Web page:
Erik Leaver writes , that “beyond, “bring the troops home,”…that we (the left) have done a poor job of providing a deeper alternative vision for U.S. security policy.” U.S. security policy certainly includes foreign policy, from trade to the environment to social justice as is laid out in Tom Hayden’s Appeal to Global Conscience , which are critical aspects of global peace that I fully support. But it also relates to countries in turmoil, Sudan , Chad , Myanmar and more. If we claim to care about genocide and oppression in these countries, how can we, in good conscience, throw up our hands when discussing the future of our Iraq ? Has anyone thought ahead ten years to the reaction of a humanitarian crisis in Iraq should they have “their dictatorship, their civil war”, as Jonathan Schell also writes? Human Rights Watch already reports that “unlawful arrest, long-term incommunicado detention, torture and other ill-treatment of detainees (including children) by Iraqi authorities have become routine and commonplace.” It would seem this is the appropriate time to apply an ounce of prevention.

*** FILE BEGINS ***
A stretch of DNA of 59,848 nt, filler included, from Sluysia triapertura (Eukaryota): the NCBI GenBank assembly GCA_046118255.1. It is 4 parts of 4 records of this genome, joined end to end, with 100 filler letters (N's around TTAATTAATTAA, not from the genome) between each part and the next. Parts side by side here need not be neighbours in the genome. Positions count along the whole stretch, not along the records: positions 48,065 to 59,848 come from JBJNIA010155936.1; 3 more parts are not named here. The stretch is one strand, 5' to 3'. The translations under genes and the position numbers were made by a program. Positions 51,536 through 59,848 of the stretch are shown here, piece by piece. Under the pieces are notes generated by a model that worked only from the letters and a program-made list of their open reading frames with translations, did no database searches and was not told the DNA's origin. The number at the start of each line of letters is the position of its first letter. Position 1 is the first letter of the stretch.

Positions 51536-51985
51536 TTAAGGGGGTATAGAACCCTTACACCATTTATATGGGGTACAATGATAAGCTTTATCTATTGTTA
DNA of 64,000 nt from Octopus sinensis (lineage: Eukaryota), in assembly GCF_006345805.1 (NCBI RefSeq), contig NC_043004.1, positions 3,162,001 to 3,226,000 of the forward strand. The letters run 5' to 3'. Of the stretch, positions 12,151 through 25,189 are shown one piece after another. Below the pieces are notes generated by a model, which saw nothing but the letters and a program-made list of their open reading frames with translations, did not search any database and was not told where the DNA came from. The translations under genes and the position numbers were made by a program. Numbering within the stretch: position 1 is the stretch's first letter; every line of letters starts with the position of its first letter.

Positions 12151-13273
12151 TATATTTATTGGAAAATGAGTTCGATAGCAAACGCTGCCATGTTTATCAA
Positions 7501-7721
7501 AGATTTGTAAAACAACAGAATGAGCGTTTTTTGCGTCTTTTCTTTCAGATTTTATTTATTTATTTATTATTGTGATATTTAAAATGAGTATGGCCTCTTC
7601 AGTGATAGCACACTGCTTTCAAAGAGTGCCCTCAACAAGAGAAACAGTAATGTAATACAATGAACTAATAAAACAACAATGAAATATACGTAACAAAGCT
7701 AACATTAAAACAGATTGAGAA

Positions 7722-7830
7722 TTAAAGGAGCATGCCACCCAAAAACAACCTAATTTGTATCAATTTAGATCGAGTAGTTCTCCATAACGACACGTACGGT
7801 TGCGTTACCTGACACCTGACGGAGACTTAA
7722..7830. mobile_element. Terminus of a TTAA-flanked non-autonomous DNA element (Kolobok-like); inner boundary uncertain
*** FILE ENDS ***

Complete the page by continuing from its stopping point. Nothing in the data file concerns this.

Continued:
As Senator Kerry, Senator Kennedy, and everyone on the left has stated, there must be no permanent presence in Iraq . True democracy and freedom means a sovereign Iraq . It would seem to me that this would be the central point on which everyone could rally around, a sovereign Iraq with a government of their choosing.